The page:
Pop culture obsessives writing for the pop culture obsessed.
Pop culture obsessives writing for the pop culture obsessed.

The Flash zips away for the season, and Zoe Lister-Jones tells us How It Ends

Plus: A new episode of Superman & Lois, and The Have And The Have Nots sign off for good

Image for article titled The Flash zips away for the season, and Zoe Lister-Jones tells us How It Ends
Photo: Bettina Strauss/The CW

Here’s what’s happening in the world of television for Tuesday, July 20. All times are Eastern. 


Top pick

The Flash (The CW, 8 p.m., season-seven finale): The truncated seventh season of The Flash ends with the second half of a two parter, “Heart Of The Matter.” The speed war reached an apex with the rebirth of the Speed Force, while Barry and Iris dealt with the somewhat Sailor Moon-esque hijinks of parenting their children before actually, y’know, having them. Jarrod Jones will close out the season in Scott Von Doviak’s place.

Regular coverage

Superman & Lois (The CW, 9 p.m.)

Wild Cards

How It Ends (VOD, select theaters): This quirky apocalyptic movie, from husband-and-wife team Zoe Lister-Jones and Daryl Wein, was filmed early on in the pandemic. (You can guess as much by how carefully everyone is standing apart from one another.) The team behind Breaking Upwards and Band Aid often play with genre in sweet, heartwarming ways that rely on Lister-Jones’ magnetic presence and their talented friends. How It Ends pairs her with Cailee Spaeny as her inner child, as well as, it seems, just about everyone who answered the couple’s phone call to be in the movie: Olivia Wilde, Glenn Howerton, Lamorne Morris, and Finn Wolfhard. Look for Katie Rife’s review on the site this afternoon.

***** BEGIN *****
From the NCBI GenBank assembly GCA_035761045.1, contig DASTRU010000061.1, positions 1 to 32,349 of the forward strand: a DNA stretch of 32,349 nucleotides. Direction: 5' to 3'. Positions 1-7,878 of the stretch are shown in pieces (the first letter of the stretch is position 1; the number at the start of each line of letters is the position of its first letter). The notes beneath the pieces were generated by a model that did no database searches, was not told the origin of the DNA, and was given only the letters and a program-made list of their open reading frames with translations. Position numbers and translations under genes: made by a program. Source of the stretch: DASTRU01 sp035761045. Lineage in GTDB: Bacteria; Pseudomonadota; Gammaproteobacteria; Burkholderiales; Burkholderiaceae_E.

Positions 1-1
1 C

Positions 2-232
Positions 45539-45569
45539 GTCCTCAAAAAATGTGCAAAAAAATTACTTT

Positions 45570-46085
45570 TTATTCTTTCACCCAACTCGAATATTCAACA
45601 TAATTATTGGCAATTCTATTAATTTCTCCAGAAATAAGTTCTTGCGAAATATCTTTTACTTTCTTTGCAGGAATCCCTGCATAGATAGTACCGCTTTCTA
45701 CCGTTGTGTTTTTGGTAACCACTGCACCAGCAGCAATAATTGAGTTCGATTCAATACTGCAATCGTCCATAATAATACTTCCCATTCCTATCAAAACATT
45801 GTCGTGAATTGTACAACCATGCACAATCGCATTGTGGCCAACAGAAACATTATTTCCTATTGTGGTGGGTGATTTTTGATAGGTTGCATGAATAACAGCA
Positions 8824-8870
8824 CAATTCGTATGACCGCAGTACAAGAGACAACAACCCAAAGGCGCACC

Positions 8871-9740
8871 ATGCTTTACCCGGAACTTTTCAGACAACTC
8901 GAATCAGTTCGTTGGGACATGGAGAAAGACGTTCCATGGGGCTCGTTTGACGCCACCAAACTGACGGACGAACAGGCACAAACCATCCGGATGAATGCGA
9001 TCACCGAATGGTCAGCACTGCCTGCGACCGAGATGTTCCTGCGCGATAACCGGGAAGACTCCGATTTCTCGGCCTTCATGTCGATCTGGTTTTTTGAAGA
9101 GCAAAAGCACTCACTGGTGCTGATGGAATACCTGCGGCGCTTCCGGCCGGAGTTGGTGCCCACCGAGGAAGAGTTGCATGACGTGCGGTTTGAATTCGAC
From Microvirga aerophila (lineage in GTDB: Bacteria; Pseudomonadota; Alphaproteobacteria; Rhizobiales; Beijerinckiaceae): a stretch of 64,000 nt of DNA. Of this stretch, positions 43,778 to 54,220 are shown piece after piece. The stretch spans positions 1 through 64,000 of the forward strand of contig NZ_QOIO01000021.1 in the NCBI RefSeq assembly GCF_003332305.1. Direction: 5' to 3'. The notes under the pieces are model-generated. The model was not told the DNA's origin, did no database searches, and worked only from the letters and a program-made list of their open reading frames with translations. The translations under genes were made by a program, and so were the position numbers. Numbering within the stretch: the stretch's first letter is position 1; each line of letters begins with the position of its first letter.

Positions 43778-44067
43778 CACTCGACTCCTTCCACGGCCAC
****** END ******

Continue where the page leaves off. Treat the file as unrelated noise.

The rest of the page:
The Haves And Have Nots (OWN, 8 p.m.): Tyler Perry’s drama about the scandals and showdowns of the Cryer, Harrington, and Young families in Savannah, George, ends after eight seasons on OWN. As we noted in our review of the first season, “More than any of Perry’s comedies, The Haves And The Have Nots feels like a dramatic interpretation of America’s continuing struggles with race, without any attempt to make it feel ‘safe’ with layers of comic styling. It’s also an overtly salacious soap, complete with stints in rehab, secret identities, self-harm, hidden affairs, and the ever-encroaching menace of characters who might turn out to be gay.” That ethos rarely changed throughout the show’s run, despite eight seasons of shifting alliances and family dynamics. If you’re new to the show, and looking to catch up, the first seven seasons are on Hulu.